Advice from a Seasoned Realtor

Posted by Lee and Katherine Keadle on Friday, March 17th, 2017 at 10:17am.

advice from an experienced charleston realtor

So, you want to be a real estate agent? Markets around the country are performing so strongly that we’re seeing a wave of new agents who are just starting out their real estate careers. The Charleston real estate market is no exception, and our office sees new agent faces monthly. You’ll find entire classes and webinars dedicated to these topics for good reason:

  • Social media marketing
  • Keeping in touch with your Sphere of Influence (sometimes called SOI)
  • Listing presentations
  • Creating a positive mindset
  • Ninja Selling

These subjects are crucial for starting a successful real estate career. However, the best advice I can give to new agents is to NOT be a salesman.

Don’t Be a Salesman

Nobody likes a salesman, saleswoman, or salesperson. No matter what you call this stereotype, we all recognize the features: pushy, untrustworthy, selfish, too talkative, shady, and someone who cares about meeting his sales quota more than his clients’ well being. I knew when I started my real estate career over 13 years ago that I never wanted to become a “salesman.”

It takes many Realtors years to learn (and some agents never seem to learn) that real estate is about more than helping people buy and sell homes. When I work with my clients, I feel more like I’m their trusted advisor. Similar to a CPA or other financial advisor, I help my buyers make one of the biggest investments of their lives. Not only does this property need to appreciate and provide good resale value in the future, but it also needs to accommodate their families’ everyday needs. A home is where a newlywed couple builds a life together, where a family raises children, and where the closest family and friends gather.

As a new real estate agent, if you chase commissions and worry about the money, you’re not doing your job. This career is about the big picture. I remember what it was like when I started out. I had just gotten married, and it was very hard starting my own business in a commission paid setup. I get it. It can be tempting for new agents to think only about getting paid when they’ve been living off credit cards for their first ten months while their business is still getting off the ground.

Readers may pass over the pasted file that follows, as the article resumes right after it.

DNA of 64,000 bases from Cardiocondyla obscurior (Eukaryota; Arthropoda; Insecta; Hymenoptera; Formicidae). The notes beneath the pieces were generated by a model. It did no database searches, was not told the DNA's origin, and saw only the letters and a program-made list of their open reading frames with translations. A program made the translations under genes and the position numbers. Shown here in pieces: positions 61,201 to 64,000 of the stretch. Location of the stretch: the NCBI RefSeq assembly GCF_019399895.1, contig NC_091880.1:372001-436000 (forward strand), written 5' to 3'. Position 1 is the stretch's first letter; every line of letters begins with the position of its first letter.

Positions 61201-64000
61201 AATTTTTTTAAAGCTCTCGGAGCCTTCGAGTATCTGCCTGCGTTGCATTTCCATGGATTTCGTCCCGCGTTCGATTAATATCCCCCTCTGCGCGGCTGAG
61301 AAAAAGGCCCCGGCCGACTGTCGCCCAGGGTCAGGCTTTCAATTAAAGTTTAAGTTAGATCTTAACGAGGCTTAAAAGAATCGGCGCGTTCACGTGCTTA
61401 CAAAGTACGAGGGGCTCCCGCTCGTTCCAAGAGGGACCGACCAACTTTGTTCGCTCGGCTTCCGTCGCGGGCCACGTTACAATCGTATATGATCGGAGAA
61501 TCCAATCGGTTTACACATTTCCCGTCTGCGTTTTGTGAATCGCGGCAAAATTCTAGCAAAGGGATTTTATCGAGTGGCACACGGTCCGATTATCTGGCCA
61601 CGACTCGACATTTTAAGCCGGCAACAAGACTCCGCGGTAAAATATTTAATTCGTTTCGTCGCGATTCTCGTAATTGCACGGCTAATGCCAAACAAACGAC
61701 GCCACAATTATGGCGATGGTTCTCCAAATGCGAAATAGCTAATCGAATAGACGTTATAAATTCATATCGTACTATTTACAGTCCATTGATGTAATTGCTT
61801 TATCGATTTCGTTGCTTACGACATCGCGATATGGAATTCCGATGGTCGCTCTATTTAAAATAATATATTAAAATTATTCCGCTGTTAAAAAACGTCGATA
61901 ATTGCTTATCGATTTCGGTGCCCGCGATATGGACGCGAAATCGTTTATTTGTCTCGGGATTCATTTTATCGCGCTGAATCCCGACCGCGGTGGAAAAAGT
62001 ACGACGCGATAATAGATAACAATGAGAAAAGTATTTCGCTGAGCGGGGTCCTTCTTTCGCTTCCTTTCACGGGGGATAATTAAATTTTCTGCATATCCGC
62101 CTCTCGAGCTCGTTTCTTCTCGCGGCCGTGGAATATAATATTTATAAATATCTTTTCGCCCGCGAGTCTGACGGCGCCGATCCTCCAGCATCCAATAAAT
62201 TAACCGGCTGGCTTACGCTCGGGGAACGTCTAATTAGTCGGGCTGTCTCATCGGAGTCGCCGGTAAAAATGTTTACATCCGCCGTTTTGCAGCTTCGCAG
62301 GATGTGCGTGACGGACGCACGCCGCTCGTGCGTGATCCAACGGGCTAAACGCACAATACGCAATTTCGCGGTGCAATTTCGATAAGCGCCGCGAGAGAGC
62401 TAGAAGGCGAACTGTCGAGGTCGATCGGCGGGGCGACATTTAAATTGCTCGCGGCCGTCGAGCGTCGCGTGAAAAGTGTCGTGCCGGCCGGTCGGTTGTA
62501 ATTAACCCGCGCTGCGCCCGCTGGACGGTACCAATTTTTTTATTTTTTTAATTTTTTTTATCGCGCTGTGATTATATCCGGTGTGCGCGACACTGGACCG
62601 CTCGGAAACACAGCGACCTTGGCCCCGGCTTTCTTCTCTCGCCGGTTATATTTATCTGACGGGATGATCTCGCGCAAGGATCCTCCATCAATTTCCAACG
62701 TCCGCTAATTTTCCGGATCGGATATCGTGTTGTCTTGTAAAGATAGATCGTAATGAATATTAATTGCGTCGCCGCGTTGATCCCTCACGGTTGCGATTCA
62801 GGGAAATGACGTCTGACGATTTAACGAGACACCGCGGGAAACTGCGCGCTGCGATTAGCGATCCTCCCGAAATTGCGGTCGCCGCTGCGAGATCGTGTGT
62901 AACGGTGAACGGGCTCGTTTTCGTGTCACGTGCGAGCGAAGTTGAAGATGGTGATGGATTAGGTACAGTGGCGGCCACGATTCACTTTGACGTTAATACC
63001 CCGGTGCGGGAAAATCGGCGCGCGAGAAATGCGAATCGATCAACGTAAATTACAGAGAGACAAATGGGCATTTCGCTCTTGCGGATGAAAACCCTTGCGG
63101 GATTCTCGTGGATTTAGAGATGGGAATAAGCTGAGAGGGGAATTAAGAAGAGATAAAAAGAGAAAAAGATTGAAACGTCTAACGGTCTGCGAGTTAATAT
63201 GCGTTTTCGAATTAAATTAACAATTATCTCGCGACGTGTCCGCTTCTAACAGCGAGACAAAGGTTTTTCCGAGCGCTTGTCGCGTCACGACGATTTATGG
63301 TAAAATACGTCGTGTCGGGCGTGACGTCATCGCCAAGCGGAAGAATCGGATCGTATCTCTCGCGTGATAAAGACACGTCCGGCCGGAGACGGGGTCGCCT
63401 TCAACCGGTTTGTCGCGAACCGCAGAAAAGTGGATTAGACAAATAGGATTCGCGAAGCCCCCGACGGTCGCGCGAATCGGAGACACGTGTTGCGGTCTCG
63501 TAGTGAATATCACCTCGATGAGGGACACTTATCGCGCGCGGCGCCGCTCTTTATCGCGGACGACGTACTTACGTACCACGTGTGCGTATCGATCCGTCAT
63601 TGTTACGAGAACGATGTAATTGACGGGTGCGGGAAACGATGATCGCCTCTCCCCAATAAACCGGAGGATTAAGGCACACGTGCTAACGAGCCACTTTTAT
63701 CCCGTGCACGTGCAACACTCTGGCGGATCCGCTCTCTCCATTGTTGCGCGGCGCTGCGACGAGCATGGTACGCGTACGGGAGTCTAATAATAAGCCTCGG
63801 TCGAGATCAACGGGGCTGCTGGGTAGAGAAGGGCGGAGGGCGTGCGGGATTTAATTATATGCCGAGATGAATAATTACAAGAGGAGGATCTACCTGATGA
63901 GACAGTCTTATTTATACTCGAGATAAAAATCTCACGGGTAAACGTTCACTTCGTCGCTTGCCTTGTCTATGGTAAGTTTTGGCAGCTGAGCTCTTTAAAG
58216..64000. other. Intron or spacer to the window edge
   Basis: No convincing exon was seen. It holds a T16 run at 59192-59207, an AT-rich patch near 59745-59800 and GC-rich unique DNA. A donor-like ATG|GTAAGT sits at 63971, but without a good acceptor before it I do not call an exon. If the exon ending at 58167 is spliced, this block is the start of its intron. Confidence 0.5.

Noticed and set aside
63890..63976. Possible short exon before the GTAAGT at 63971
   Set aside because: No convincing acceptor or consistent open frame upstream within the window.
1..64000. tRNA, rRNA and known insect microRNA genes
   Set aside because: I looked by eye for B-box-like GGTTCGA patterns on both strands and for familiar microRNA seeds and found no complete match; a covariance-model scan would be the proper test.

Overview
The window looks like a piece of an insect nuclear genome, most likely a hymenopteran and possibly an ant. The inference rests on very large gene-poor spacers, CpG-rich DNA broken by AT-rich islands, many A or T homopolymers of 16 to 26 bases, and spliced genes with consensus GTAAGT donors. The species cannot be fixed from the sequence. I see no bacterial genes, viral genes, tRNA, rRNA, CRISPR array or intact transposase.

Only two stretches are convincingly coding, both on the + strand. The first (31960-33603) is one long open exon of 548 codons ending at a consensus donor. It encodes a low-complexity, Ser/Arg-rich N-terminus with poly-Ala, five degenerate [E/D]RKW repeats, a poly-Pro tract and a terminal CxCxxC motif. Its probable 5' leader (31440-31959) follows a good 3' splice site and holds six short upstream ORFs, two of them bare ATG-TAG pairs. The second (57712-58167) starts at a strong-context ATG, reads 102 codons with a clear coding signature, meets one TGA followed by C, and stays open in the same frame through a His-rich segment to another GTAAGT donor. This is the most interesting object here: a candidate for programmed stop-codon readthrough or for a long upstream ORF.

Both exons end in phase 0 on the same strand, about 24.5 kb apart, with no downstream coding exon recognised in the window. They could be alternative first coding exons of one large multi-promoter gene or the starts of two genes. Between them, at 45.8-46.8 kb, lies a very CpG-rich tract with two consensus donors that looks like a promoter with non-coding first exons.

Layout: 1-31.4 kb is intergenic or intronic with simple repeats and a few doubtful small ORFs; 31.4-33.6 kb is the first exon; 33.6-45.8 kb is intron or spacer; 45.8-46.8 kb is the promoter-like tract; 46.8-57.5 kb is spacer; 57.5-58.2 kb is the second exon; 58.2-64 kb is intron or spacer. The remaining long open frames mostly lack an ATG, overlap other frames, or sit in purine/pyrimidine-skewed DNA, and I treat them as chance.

Patience is so important in this career because sometimes it takes years for a buyer to find and close on the right home. I think the longest I’ve ever worked with a single buyer from start to finish on a transaction was five or six years. They simply weren’t ready to purchase yet, and I wasn’t going to rush them into making a decision. I continued to show them homes and answer questions because I was their Realtor. Today, I still see them every year at the annual holiday party I put on for my past clients. They’re really terrific people, and I connected with them in a personal way during the time we spent together seeing homes.

I think part of the reason that real estate has such a high turnover with its agents is that people forget to listen to their clients’ needs and to put their clients ahead of their own gains. There have been many times in the past 13 years that I’ve lost business or money due to focusing on my clients’ needs. For example, I’ve had several listings where I represented the seller but also found a buyer to purchase the home. I don’t like working as a dual agent (when a Realtor works for both the buyer and seller in a transaction) because it’s a conflict of interest. In these past cases, I’ve referred the buyer to another good agent in my office because I wanted to remain loyal to my seller. That way, I could continue to work with my seller, and I also knew that the buyer would have his own representation during the transaction.

Real estate is a very competitive career, and it’s easy for agents to cut corners or to overpromise and under deliver. However, at the end of a closing, your client knows whether they want to work with you again (and whether they’ll recommend their friends and family to work with you, too). After months or years of meeting with you, clients can always tell whether your care and concern is genuine, whether you’ve put their long term needs before your short term gains, how good of a listener you are, how competent you are at your job, and how consistently you’ve helped them. If you put your clients first, you’ll be putting your best foot forward in starting your new real estate career.

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